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Henry LAWES (1595 - 1662): "How the rose did first grow red - Songs by Henry Lawes"

David Munderloh, tenora; Silvia Tecardi, viola da gambab; Julian Behr, lutec

rec: Oct 2016, Grenzach (D), Evangelische Kirche
Passacaille - 1041 (© 2018) (62'49")
Liner-notes: E/D/F; lyrics - no translations
Cover & track-list

Henry LAWES: A willow garlandabc; Amarillis, by a springac; Come, Cloris, hie we to thy bow'rabc; Dear, turn away thine eyes so brightac; Did I once say that thou wert fair?abc; Hence, vain intruder, haste awayabc; Hither we come into this world of woeabc; How cool and temp'rate I am grownac; I burn, and cruel youac; I rise and grieveac; I'll tell you how the rose did first grow redac; In Celia's face a question did ariseac; Keep on your vail and hide your eyeabc; My wand'ring thoughts have travelled 'roundabc; Oh, let me still and silent lieac; Pale ink, thou art not black enough of hueac; Sabrina fairac; Slide soft, ye silver floodsac; Sorrow, in vain why dost thou seek to temptac; Sweet death come visit my sick heartac; Sweet lady and sole mistress of my loveabc; Unto the soundless vaults of hell belowab; William LAWES (1602-1645): Allemandeb; Almanbc; Corant 1bc; Corant 2bc; John WILSON (1595-1674): Prelude in B flatc; Prelude No. 3 in a minorc; Prelude No. 6 in c minorc; Prelude No. 7 in c minorc; Prelude No. 8 in Cc; Prelude No. 9 in d minorc; Prelude No. 11 in g minorc

At several occasions I have expressed my regret that Henry Lawes is overshadowed by his contemporaries, including his brother William. The Utrecht Festival Early Music of 2015 was devoted to English music from the 16th to the 18th centuries, but very little of Henry Lawes' music was performed. Although he did compose some sacred music, the largest part of his oeuvre consists of secular songs. Regularly recordings of English lute songs are released, but they largely focus on the songs by John Dowland and, with any luck, by some of his lesser-known contemporaries. Henry Lawes is almost completely ignored. That is all the more surprising, considering that he was held in high esteem and that he has left no fewer than 434 songs. The lack of repertoire is no reason to ignore him, neither is the quality of his songs, as the present disc proves.

Henry was the older brother of William and was probably educated as a chorister at Salisbury Cathedral. From an early age he became involved in circles around the court, and in 1631 he was appointed as one of Charles I's musicians 'for the lutes and voices'. As a singer he took part in performances of masques and wrote music for them. However, nothing from his pen in this department has been preserved. During the years of the Commonwealth he acted as music teacher for aristocratic families and participated in private concerts which met with great approval. After the Restoration he was restored to his former positions in the King's Music and at the Chapel Royal and was appointed as Composer in ye Private Musick for Lutes and Voices.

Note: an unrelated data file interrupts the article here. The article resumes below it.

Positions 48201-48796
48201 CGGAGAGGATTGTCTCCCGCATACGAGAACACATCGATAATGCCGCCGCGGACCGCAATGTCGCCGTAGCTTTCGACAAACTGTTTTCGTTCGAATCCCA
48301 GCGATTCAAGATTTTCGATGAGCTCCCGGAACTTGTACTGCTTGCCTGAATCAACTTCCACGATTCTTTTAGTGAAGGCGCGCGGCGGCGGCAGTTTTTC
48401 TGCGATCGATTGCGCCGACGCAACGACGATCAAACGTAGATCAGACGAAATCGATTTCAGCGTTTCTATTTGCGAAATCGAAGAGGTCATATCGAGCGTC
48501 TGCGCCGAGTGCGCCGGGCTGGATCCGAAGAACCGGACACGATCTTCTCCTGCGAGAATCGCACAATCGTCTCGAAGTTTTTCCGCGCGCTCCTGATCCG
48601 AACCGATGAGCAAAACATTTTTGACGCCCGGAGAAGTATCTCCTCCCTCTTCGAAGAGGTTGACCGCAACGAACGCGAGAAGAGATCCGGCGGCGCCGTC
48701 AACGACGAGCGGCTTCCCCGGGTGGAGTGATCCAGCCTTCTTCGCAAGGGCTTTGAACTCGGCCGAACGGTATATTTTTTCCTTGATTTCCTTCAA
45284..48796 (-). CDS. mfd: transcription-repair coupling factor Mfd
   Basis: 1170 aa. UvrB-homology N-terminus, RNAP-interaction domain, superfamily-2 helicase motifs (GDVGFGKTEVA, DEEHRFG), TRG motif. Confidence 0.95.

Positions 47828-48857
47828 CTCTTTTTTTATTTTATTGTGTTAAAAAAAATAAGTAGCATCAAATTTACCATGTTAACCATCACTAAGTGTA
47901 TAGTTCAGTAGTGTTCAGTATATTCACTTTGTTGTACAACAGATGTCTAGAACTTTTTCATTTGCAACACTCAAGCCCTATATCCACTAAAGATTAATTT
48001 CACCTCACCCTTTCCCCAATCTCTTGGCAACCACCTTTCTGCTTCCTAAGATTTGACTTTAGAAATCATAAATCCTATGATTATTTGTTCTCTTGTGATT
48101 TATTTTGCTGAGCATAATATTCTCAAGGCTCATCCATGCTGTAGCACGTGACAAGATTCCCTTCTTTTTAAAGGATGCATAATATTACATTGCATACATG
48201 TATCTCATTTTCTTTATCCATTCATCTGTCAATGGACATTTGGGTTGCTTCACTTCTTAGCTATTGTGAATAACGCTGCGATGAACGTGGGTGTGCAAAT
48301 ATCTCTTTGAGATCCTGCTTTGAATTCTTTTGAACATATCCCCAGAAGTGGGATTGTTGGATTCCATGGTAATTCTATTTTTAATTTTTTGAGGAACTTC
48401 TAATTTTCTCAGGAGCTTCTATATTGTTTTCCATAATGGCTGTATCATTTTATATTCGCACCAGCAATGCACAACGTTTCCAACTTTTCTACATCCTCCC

The largest part of Lawes's songs were included in the three volumes which he published as Ayres and Dialogues in 1653, 1655 and 1658, in the time of the Commonwealth and the Protectorate. This was partly inspired by financial needs, and in order to increase sale he had to make his songs more accessible to amateurs. In the dedication of his song collections he stated: "I Need not tell Your ladiships, that since my attendance on his late Majesty (my most Gracious Master), I have neglected the exercise of my Profession ... I have made some Compositions which now I resolve to publish to the world". He expressed the sorrowful state of music in no uncertain terms: "[Now] we live in so sullen an Age, that our Profession it selfe hath lost its Incouragement."

Lawes played a crucial role in the development of English songwriting during the 17th century, and was hugely admired by the poets of his time, among them no less a figure than John Milton: "Harry, whose tuneful and well-measured song first taught our English music how to span words with just note and accent, not to scan with Midas' ears, committing short and long."